Erskine’s protagonist is used to clearing up after other people. One day in the course of her work as a cleaner she finds a young girl alone in a house after a party. Deciding she has no choice, she takes the child home, hoping to locate her mother. But as the story progresses we come to suspect the mess she’s attempting to fix was made long ago, somewhere else entirely. I wondered if Dance Move, the soon-to-be-published collection which this story opens, could possibly surpass Erskine’s debut Sweet Home. It does: by the end of ‘Mathematics’ my eyes were wet. Like all twelve of my choices it made me feel, as Shirley Hazzard writes in one of her several perfect stories, “a momentary sensation that the world had come right; that some instant of perfect harmony had been achieved by two minds meeting.”
First published in Dance Move, Picador, 2022
The voices! The exacting details! The unsettling vacancy of modern life!
Collected in Sweet Home, The Stinging Fly Press, 2018 and Picador, 2019
In ‘To All Their Dues’, Mo has opened her own beauty treatment room, precariously starting out and trying to make ends meet, before finding out there’s a hidden cost she hasn’t bargained for. A wonderful starting point, but the story becomes so much deeper, as Mo runs through in her memory the previous version of herself she is striking out to escape from: working in a call centre giving “mystical advice” in sometimes heart-breaking circumstances, only one step away from answering the sex lines. And the same goes for the next characters we encounter. Everyone in the story is trying to run away from what haunts them, no matter how weirdly violent or utterly straightforward they seem. I loved that.
First published in Sweet Home, Stinging Fly, 2018/Picador, 2019 and available online here
Wendy Erskine’s humane and wonderfully funny stories are set in Belfast, a city of church-run coffee shops, DIY superstores, hairdressing salons and community centres. Her characters are ordinary people doing their best to cope under pressure, but bizarre and fantastical things are never too far away. This particular story focuses on teenager Cath and her friend Lauren. The girls meet regularly in a café called ChipShop. On the day the story begins, they’re in there with a crowd of boys who are “occupied with downloading porn ringtones to their phones” and then ringing each other “so that they could hear the elaborate crescendo of female gasping”. Lauren’s mum, Kim Cassells, is beautiful, bad tempered and exhaustingly sexy. Kim Cassells goes on adults-only holidays and has lots of boyfriends. Lauren confesses to Cath that the current boyfriend Stuart is only twenty-six and has kissed her in passing on the stairs. Cath’s knowledge of guys is “pretty theoretical” but here is a real live sexual drama playing out right under her nose. She starts dropping in to see Lauren on various pretexts and finding reasons to stay overnight, sleeping on the floor of Lauren’s room. She regards Kim Cassells with a mixture of horror and fascination, and she can hardly take her eyes off Stuart. The claustrophobia of small houses where you can hear people getting up to go to the toilet yards away from you is beautifully evoked. The story captures the intensity and the boredom of teen years in a small town.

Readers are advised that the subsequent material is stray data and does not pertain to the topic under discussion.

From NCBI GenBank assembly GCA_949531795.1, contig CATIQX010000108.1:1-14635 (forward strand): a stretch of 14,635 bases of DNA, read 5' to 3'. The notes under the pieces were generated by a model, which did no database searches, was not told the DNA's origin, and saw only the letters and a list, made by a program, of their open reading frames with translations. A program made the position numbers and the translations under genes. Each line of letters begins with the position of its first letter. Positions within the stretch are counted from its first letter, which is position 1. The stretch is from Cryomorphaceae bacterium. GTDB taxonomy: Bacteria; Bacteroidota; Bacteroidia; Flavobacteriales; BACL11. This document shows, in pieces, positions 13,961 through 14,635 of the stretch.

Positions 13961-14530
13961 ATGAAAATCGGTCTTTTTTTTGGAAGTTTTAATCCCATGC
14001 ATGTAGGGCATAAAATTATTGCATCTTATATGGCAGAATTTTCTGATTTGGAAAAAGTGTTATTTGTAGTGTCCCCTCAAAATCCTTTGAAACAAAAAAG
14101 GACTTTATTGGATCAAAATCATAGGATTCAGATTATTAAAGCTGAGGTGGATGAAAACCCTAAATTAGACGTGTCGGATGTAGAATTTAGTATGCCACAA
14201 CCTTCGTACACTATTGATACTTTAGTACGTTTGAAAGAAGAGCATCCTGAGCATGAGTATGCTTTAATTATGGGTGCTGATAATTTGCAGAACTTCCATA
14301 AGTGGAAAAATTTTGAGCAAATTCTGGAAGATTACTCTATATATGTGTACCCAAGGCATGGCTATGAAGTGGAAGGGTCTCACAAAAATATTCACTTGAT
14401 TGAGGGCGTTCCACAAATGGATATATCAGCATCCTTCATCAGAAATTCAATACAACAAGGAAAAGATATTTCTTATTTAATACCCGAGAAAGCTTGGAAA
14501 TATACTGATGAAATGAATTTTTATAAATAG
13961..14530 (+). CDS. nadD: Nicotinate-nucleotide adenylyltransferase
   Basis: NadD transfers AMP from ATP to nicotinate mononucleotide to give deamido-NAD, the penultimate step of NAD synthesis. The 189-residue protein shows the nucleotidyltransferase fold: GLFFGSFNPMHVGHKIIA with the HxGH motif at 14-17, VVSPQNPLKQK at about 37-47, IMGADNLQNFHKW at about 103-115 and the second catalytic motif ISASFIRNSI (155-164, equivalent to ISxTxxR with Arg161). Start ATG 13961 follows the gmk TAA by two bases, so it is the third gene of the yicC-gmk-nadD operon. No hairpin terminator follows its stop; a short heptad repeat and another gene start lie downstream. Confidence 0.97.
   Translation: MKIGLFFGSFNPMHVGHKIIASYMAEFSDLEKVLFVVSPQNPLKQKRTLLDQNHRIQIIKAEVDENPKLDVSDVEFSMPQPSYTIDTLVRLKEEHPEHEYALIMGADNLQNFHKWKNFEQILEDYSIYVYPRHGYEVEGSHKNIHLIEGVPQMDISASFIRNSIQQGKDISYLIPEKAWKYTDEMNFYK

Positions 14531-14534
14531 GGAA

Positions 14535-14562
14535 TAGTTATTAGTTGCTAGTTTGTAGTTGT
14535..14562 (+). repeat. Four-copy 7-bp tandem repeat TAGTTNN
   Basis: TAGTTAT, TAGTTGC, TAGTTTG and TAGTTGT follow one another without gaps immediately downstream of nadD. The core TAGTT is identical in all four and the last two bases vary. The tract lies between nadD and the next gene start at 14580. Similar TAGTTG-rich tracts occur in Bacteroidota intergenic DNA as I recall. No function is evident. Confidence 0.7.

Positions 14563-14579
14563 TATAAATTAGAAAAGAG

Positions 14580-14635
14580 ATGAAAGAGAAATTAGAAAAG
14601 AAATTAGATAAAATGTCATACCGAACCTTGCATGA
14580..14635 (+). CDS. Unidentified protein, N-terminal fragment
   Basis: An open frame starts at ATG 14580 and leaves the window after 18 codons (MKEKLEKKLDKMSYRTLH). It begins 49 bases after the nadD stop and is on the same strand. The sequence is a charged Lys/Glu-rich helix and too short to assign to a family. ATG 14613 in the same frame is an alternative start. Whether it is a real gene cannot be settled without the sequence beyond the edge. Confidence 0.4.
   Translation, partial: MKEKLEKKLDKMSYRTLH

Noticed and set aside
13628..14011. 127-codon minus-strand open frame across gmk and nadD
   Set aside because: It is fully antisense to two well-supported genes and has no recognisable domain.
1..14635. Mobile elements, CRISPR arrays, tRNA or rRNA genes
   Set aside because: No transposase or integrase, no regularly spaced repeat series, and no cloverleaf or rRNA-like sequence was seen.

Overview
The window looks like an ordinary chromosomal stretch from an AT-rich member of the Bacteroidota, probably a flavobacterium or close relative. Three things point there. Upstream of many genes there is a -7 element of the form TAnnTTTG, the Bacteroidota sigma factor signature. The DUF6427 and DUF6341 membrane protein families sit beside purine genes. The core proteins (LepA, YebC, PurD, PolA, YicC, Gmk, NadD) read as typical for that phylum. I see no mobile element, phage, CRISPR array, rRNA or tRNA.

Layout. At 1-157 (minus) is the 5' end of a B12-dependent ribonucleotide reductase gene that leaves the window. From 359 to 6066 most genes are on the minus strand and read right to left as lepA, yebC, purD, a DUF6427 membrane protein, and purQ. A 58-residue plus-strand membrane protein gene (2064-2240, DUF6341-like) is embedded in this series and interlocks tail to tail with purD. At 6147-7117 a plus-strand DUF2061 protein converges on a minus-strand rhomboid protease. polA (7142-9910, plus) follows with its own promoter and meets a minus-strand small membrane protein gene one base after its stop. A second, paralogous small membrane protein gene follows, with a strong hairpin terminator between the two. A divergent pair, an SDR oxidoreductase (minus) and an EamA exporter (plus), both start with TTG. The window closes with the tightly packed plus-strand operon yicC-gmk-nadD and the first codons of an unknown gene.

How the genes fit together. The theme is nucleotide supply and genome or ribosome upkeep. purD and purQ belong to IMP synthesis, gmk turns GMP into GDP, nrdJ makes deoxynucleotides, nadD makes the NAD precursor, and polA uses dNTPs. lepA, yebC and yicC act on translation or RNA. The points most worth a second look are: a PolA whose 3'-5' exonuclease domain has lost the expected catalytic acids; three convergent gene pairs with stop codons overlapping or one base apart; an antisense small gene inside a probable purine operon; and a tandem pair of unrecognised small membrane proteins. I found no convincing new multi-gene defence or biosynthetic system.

First published in Sweet Home, Stinging Fly, 2018, Picador, 2019
This collection blew me away by how observation of the parochial can be so simply amplified into a bigger picture, resonating with the world as it is. This story, of loneliness, imagination and the power of the other to fascinate us, is funny sad, and being written in a minor key allows us to expand on it, bringing our imagination to bear on hers…
In Sweet Home, Stinging Fly, 2018/Picador, 2019